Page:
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Adoption Credit

Taxpayers may claim a non-refundable credit for qualifying expenses incurred - after 1996 - in adopting an eligible child. The credit is based on 100% of up to $5,000 of such expenses ($6,000 for a child with special needs.), and applies to expenses cumulatively incurred per CHILD, not per year.

If you are married, you must file jointly to claim the credit, unless you qualify to file as Head of Household under the exception for married taxpayers living apart. For an adoption by an unmarried couple, they must allocate the credit between them, up to the total dollar limit.

The credit is phased out ratably for taxpayers who have a modified AGI (regardless of filing status) starting at $75,000, and is phased out completely when it reaches $115,000. Modified AGI, for this purpose, is your AGI plus any exclusion of income earned abroad, plus any adoption assistance payments from your employer which you are excluding from wages.

The credit is scheduled to expire after tax year 2001, except for children with special needs.

If the credit exceeds the tax liability, the excess is not refundable, but can be carried over to each succeeding year, with any remaining excess forfeited after five years.

"Qualified adoption expenses" include any reasonable and necessary expenses, such as adoption fees, court costs, legal fees, travel and lodging/meals, or any other expenses paid for the legal adoption of the child. Expenses incurred which are in violation of federal, state or local law are not allowed for the credit. Expenses in connection with a surrogate parent arrangement, or adopting the legal child of your spouse, don't qualify.

An "eligible child" is a child under 18 at the time of adoption OR one who is physically or mentally incapable of caring for him or herself. A "child with special needs" meets that same criteria, plus must be a child in the US who cannot or should not be returned to his natural parents AND it is reasonable to conclude that he would not likely be chosen by adoptive parents unless assistance is provided, as determined by the state.

The credit CANNOT be claimed for expenses that are reimbursed on a pretax basis by an employer's Adoption Assistance program. However, the credit can be claimed on any expenses not reimbursed, ignoring the employer reimbursement for purposes of the $5,000/$6,000 maximum per child. (Amounts you are reimbursed by your employer will be shown on Form W-2, Box 13, identified with a "T". You must complete Form 8839 to exclude these payments AND/OR claim the adoption credit.)

WHEN TO CLAIM: For adoption of children who are citizens or residents of the US, the credit is claimed on the return for the EARLIER of the year that the adoption is final, OR the year after the year in which the qualifying expenses are paid. (Note: If expenses are paid in the year following the year in which the adoption is final, the credit for those can be claimed in the year the expenses are incurred.) If you incur expenses to adopt a child, but the adoption does not become final, the expenses you incur will still apply for the credit, providing that you are successful with a subsequent adoption, and reduce the $5,000/$6,000 limits by the expenses incurred in the earlier attempt.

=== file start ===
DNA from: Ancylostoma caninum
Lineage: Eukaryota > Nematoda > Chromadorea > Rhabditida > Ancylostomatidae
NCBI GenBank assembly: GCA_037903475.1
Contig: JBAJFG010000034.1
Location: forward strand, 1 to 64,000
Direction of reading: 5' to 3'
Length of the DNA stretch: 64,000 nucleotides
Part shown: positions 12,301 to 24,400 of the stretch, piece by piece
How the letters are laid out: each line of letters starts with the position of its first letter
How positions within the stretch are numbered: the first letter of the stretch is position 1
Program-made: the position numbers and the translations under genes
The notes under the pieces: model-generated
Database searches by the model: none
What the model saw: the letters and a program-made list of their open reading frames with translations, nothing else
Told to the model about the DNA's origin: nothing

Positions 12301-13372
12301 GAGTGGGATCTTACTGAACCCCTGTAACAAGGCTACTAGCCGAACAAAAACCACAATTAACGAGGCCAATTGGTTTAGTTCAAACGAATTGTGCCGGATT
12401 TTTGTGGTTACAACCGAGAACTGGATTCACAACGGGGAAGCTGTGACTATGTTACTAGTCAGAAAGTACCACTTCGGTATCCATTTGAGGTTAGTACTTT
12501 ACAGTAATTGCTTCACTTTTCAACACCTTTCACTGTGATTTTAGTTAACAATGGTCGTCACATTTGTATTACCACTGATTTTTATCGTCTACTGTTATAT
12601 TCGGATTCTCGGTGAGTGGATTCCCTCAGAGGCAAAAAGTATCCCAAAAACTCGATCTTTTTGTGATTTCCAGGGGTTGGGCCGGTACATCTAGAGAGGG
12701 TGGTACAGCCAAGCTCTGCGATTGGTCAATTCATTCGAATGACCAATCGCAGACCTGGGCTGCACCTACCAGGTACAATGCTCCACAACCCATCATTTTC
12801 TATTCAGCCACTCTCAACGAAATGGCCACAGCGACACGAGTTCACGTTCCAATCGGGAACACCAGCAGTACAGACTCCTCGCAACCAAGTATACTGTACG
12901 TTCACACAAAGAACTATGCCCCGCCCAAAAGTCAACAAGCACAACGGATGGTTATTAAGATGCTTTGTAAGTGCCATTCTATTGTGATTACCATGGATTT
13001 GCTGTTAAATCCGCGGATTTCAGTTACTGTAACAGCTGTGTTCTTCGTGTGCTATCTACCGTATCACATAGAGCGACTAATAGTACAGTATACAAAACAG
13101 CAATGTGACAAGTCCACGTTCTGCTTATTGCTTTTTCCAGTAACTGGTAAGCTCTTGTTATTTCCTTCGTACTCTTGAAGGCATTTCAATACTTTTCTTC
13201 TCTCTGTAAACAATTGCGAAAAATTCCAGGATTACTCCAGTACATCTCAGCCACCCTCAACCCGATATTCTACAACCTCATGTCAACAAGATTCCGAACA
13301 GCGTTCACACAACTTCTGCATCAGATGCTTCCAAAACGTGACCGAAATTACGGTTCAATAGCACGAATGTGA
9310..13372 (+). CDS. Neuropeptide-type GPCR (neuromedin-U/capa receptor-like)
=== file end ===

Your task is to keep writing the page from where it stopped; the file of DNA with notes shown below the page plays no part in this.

For a child who is not a citizen or resident of the US, the credit cannot be claimed until the year in which the adoption is final.

Example 1: Patti and Tom incur the following qualifying expenses in trying to adopt their baby, who is a US citizen: $1,000 in 1999, $3,000 in 2000, $3,000 in 2001, which is when the adoption is final. They file Form 8839 for 2000 to claim a credit for $1,000, and again for 2001 to claim a credit for $4,000 (the $3,000 for 2000, plus the $1,000 remaining from the $5,000 limit, paid in 2001.)

Example 2: Sue and Scott incur $3,000 of qualifying expenses in 1999 in an unsuccessful attempt to adopt a child (US citizen). They start adoption proceedings on another child, incurring $500 of expenses in 1999 and $4,000 of expenses in 2000, which is when the adoption is final. They file Form 8839 for 2000, claiming credit for the $3,500 of expenses in 1999 and the remaining $1,500 from the expenses paid in 2000.




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We do not offer legal advice. All information provided on this website is for informational purposes only and is not a substitute for proper legal advice. If you have legal questions, we recommend that you seek the advice of legal professionals.

Tax Disclaimer: To ensure compliance with IRS Rules, any U.S. federal tax advice provided in this communication is not intended or written to be used, and it cannot be used by the recipient or any other taxpayer (i) for the purpose of avoiding tax penalties that may be imposed on the recipient or any other taxpayer under the Internal Revenue Code, or (ii) in promoting, marketing or recommending to another party a partnership or other entity, investment plan, arrangement or other transaction addressed herein.

Copyright 2017 Wink Tax Services / Wink Inc.
Last modified: January 30, 2017